Interestingly, while many buses and public-service vehicles including fire engines and ambulances will be subject to the new rules, licensed taxis won’t be.
Full details of all the discounts and exemptions available can be found here.
7. How do you pay the ULEZ charge?
There won’t be any tolls or barriers to mark the ULEZ, so as with the Congestion Charge and LEZ you’ll have to rely on signposts to signal when you’re about to drive into the affected zone.
Cameras will record the numberplate of any vehicle driving within it, and will search a database to see if you meet the emissions standards.
If you’re driving a classic of more than 40 years of age, and it’s registered for the historic tax class, you’ll automatically be exempt without needing to do anything.
However if your vehicle is registered outside of the UK, and should be exempt, you will need to make that clear to the authorities. There are, as yet, no firm instructions on how to do that.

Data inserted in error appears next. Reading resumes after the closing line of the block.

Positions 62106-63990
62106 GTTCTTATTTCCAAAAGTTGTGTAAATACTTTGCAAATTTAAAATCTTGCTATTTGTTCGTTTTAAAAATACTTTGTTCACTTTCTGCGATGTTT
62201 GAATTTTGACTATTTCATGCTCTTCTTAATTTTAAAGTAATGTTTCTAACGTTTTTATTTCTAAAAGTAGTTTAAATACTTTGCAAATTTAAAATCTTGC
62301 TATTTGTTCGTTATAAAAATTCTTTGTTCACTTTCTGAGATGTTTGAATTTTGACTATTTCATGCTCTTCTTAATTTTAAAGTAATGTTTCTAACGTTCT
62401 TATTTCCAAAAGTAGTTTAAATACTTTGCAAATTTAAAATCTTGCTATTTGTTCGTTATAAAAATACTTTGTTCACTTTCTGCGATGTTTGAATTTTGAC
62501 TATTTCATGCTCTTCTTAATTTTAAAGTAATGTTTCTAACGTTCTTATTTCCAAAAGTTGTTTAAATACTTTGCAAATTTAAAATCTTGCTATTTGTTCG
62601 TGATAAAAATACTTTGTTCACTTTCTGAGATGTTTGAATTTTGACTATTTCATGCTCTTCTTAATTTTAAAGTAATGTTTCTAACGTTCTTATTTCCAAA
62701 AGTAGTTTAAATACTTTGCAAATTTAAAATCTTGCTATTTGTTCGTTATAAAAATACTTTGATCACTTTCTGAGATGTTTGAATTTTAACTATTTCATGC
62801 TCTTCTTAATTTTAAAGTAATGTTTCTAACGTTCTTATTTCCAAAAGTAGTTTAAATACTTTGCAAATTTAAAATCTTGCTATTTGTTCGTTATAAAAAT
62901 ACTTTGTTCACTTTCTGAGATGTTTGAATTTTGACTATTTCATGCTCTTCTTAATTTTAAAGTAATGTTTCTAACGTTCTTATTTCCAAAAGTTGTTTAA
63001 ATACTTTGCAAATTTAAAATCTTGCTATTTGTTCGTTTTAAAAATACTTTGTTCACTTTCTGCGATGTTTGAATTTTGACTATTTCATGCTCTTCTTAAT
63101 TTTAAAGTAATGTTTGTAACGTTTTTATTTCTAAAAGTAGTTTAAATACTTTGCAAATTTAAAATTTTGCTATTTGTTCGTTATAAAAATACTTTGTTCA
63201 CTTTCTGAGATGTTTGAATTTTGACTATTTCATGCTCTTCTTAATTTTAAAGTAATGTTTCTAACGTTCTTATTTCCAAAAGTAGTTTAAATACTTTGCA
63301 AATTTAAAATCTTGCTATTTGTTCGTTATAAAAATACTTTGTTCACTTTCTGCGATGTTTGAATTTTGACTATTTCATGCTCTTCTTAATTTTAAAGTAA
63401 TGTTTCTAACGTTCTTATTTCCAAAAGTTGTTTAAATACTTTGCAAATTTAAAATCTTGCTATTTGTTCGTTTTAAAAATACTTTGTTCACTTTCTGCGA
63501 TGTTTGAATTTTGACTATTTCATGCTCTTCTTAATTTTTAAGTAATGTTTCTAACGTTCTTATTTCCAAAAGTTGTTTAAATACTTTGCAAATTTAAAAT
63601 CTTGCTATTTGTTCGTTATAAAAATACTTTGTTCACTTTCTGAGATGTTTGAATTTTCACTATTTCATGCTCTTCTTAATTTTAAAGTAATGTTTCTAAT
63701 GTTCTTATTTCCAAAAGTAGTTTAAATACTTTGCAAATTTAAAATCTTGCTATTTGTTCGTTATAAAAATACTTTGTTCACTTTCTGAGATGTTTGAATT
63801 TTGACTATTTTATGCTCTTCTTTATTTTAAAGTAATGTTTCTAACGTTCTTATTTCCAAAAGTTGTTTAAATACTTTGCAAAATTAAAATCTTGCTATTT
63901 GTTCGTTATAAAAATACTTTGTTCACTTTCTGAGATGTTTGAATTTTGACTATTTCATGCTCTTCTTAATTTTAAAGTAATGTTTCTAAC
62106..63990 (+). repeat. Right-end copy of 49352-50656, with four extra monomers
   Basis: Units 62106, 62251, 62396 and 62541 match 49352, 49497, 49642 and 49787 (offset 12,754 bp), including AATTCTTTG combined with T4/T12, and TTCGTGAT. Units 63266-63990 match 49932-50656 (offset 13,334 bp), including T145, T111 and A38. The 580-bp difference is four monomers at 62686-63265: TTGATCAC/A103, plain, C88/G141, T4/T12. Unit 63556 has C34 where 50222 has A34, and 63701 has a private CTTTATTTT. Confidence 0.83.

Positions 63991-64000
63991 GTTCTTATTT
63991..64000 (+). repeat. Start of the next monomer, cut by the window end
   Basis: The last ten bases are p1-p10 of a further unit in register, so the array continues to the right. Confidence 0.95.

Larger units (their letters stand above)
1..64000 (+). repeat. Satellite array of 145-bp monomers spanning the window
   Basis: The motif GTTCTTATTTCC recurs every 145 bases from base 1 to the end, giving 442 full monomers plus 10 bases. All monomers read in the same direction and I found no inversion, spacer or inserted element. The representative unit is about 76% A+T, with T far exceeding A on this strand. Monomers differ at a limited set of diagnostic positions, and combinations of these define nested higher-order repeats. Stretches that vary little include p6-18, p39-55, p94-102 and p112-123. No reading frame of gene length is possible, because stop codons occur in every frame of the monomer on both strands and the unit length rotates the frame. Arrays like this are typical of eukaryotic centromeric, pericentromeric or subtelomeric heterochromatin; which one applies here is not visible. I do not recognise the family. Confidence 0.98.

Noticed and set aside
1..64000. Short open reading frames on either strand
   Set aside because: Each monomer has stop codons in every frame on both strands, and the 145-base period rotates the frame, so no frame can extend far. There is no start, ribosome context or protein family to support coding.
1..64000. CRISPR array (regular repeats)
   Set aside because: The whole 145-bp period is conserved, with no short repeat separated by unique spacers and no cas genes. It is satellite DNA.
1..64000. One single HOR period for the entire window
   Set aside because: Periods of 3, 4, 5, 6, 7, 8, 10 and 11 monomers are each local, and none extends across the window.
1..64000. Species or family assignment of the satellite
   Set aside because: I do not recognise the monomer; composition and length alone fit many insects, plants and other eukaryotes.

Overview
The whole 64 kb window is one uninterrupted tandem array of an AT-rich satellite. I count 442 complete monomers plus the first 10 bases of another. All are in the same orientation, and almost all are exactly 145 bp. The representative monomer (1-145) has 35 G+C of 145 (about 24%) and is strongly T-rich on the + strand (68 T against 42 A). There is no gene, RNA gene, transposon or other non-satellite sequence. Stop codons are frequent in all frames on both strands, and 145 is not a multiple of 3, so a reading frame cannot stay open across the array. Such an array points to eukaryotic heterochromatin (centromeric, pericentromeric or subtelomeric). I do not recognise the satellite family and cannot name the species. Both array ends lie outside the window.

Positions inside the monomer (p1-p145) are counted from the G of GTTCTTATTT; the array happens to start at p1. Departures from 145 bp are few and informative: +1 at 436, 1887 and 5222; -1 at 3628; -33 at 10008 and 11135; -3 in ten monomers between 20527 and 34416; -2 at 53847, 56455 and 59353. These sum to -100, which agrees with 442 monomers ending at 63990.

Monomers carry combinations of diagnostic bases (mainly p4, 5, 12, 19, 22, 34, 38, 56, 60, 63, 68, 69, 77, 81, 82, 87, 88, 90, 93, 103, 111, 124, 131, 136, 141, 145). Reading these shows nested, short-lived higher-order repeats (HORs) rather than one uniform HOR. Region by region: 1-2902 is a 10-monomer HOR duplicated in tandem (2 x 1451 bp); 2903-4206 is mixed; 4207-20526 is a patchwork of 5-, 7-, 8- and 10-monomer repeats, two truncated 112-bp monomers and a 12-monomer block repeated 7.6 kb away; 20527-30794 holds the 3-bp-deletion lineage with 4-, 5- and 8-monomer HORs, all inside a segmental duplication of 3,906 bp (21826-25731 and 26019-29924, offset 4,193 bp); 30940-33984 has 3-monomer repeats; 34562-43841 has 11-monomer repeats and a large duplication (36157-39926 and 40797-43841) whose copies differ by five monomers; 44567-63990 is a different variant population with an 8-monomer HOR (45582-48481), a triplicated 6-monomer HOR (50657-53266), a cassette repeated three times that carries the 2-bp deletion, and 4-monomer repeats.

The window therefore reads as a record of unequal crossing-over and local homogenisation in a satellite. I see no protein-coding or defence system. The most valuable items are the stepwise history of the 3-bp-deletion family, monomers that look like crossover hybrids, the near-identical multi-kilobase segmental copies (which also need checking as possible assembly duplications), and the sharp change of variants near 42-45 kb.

You’ll be able to register to automatically pay the charge each time you enter the ULEZ, or you’ll be able to pay online for up to 24 hours after incurring the fee. Failure to pay on time will result in a fine of £160 – or £1000 for lorries.
8. Why is the ULEZ being introduced?
The ULEZ is all about reducing air pollution in London – a problem which few will argue does not need tackling.
It was first mooted by former London mayor Boris Johnson, but is now being introduced earlier than was initially intended by the incumbent mayor, Sadiq Khan.
Khan considers it a key part of his strategy to improve the quality of the city’s air, particularly given the effects of nitrogen oxides (NOx) and particulate matter (PM) on children.
“Tackling London’s lethal air and safeguarding the health of Londoners requires bold action,” he has said. “Air pollution is a national health crisis and I refuse to stand back as thousands of Londoners breathe in air so filthy that it shortens our life expectancy, harms our lungs and worsens chronic illness.”
9. What will happen in 2021?
In its initial incarnation the ULEZ will affect a relatively small number of vehicles, with TfL estimating it will reduce traffic in central London by only 5%.
However this is just the start – and on 25 October 2021 the area will expand massively to cover the whole of London within the North and South Circular roads.
At that point, officials say, it will affect 100,000 cars, 35,000 vans and 3000 lorries per day; that’s a lot of extra dosh for London, or a lot less pollution.
And either way, it will affect many more classic car owners and drivers from that point – so budget now or enjoy driving your classic in London while you can.